I love where I live on the North Yorkshire Coast. Scarborough has been my home for sixteen years now and it has provided the main inspiration for the setting in my books; the fictional seaside town of Whitsborough Bay. My husband is Scarborough born and bred.
We lived in town initially but now live on the outskirts. Scarborough has two bays – North and South – and we’re closest to South Bay but it would be a very long walk to get there so we’ve not been able to do that during lockdown. Besides, North Bay with the brightly-coloured beach huts is my favourite of the bays and that’s even further to walk.
Our nearest walking-distance beach is called Cayton Bay. There’s a lovely cliff-top walk overlooking the bay about 7-10 minutes’ from our house. I’ve done that walk a few times since lockdown and have shared photos of it.
Yesterday, hubby decided to walk down to the Cayton Bay. I didn’t accompany him as (a) I had too much to do before my return to work tomorrow and (b) I’m so unfit at the moment that I’m not convinced I’d have made it back up the cliff path without a winch! It’s very steep and it was a hot day. I therefore asked him to take some photos for me and I thought I’d share them.
Hope you enjoy hubby’s photos and your virtual trip to the beach. If you’d like to see more of his work, you can look at his images on his website here.
Our sprocker spaniel, Ella, has recently turned four and pictures of her as a puppy have been cropping up on my memories on my Facebook timeline. When we made the decision to have a dog – a first for me – I’d been working from home as a distance learning HR Tutor for over a year. I thought that having a dog to walk would provide the perfect excuse for a break from the computer, would give me a reason to leave the house each day, and would provide some much-needed exercise before my bottom expanded beyond the size of Brazil a la Bridget Jones. The reality was that my working day was too long and the dog-walking quickly became the responsibility of hubby who also works from home but has a job that is slightly less demanding on hours than mine. So the bottom did continue to expand and is now the size of South America, never mind Brazil!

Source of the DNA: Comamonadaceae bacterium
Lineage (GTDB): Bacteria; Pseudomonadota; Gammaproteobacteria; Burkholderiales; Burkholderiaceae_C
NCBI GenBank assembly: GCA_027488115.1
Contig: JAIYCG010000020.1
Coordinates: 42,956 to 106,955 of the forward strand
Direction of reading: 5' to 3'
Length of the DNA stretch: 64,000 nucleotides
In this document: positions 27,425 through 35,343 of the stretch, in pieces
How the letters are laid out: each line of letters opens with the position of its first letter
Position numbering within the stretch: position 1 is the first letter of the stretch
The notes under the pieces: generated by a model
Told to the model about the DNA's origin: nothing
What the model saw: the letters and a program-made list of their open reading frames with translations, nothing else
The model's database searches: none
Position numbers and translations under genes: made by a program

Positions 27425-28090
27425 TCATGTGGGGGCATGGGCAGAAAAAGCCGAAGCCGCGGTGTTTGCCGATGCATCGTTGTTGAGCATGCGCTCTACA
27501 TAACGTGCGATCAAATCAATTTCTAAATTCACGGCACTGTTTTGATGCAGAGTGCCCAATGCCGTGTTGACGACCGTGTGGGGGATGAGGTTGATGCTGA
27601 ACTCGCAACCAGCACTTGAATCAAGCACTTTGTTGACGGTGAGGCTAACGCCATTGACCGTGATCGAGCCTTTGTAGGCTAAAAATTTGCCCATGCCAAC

At the start of lockdown, I resolved to get outside for a family walk with Ella each day, in-keeping with the government’s guidelines around exercising once a day and keeping a safe distance from anyone else doing the same. I managed a few walks during the first week and it was lovely but I hadn’t quite appreciated the impact lockdown would have on my workload. Students who have been furloughed or have sadly lost their jobs are at home with the opportunity to knuckle down and study, those who are still working are no longer going out on weekends or evenings so they’re studying too. And a stack of new students have enrolled. My workload has gone through the roof. I often struggled to fit writing around it and now it’s even more of a challenge. I know I’m fortunate that I still have my job – which is just as well because I am one of the self-employed who falls through the gap for financial support, being a sole trader who happens to be set up as a limited company – but I do long for an opportunity to pause and take a breath occasionally!
So I made a big decision that, this weekend, I was not going to work on the day job. I don’t mind working 12-14 hour days the rest of the week but I needed a break and I’m so glad we did this morning because the weather is stunning on the North Yorkshire Coast although a bit blowy on the clifftop as you can see from the photo above.
Hope you’re staying safe. Wishing everyone all the best and I’ll leave you with some of the photos I took earlier. The Yorkshire Coast welcomes you to visit and explore its beauty as soon as we’re through this but hope you enjoy a few photos in the meantime.
The Cleveland Way passes along the clifftop just 5-7 minutes walk from our house. We didn’t take the path down to the beach today but probably will do one day soon:
The north and south ends of Cayton Bay. We could see a few walkers down there. On the south side, there are some WWII ‘pillboxes’ that fell down the cliffs and embedded in the sand many years ago:
Ella found an abandoned tennis ball so had great fun running after that. We live on the housing estate just over that field in the middle photo and are so lucky to have this on our doorstep:
This bench fascinated me. It would once have had such a stunning view but it’s become somewhat overgrown over the years:
One of the gardens in the houses overlooking the sea has the most amazing treehouse in it. Would have loved a treehouse when I was a kid. Actually, scrap the kid bit. Would love one now! xx